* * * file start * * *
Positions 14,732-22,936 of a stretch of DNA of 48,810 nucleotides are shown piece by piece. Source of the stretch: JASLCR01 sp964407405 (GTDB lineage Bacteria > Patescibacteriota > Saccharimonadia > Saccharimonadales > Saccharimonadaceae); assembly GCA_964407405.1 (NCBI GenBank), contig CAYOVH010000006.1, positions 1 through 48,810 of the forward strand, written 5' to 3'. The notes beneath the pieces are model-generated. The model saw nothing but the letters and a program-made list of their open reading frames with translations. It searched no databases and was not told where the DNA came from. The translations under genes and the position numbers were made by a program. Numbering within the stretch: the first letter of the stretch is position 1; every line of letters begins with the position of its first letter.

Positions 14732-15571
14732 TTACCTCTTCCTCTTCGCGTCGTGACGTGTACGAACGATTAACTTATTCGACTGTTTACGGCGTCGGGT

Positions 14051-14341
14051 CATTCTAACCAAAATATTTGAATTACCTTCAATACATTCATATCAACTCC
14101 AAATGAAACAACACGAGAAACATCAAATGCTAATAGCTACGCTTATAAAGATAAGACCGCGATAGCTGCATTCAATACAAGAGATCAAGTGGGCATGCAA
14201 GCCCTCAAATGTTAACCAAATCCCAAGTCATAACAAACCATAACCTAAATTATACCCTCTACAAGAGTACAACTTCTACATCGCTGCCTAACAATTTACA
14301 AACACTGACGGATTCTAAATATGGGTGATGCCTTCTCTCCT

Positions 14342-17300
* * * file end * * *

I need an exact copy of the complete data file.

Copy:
Positions 14,732-22,936 of a stretch of DNA of 48,810 nucleotides are shown piece by piece. Source of the stretch: JASLCR01 sp964407405 (GTDB lineage Bacteria > Patescibacteriota > Saccharimonadia > Saccharimonadales > Saccharimonadaceae); assembly GCA_964407405.1 (NCBI GenBank), contig CAYOVH010000006.1, positions 1 through 48,810 of the forward strand, written 5' to 3'. The notes beneath the pieces are model-generated. The model saw nothing but the letters and a program-made list of their open reading frames with translations. It searched no databases and was not told where the DNA came from. The translations under genes and the position numbers were made by a program. Numbering within the stretch: the first letter of the stretch is position 1; every line of letters begins with the position of its first letter.

Positions 14732-15571
14732 TTACCTCTTCCTCTTCGCGTCGTGACGTGTACGAACGATTAACTTATTCGACTGTTTACGGCGTCGGGT

Positions 14051-14341
14051 CATTCTAACCAAAATATTTGAATTACCTTCAATACATTCATATCAACTCC
14101 AAATGAAACAACACGAGAAACATCAAATGCTAATAGCTACGCTTATAAAGATAAGACCGCGATAGCTGCATTCAATACAAGAGATCAAGTGGGCATGCAA
14201 GCCCTCAAATGTTAACCAAATCCCAAGTCATAACAAACCATAACCTAAATTATACCCTCTACAAGAGTACAACTTCTACATCGCTGCCTAACAATTTACA
14301 AACACTGACGGATTCTAAATATGGGTGATGCCTTCTCTCCT

Positions 14342-17300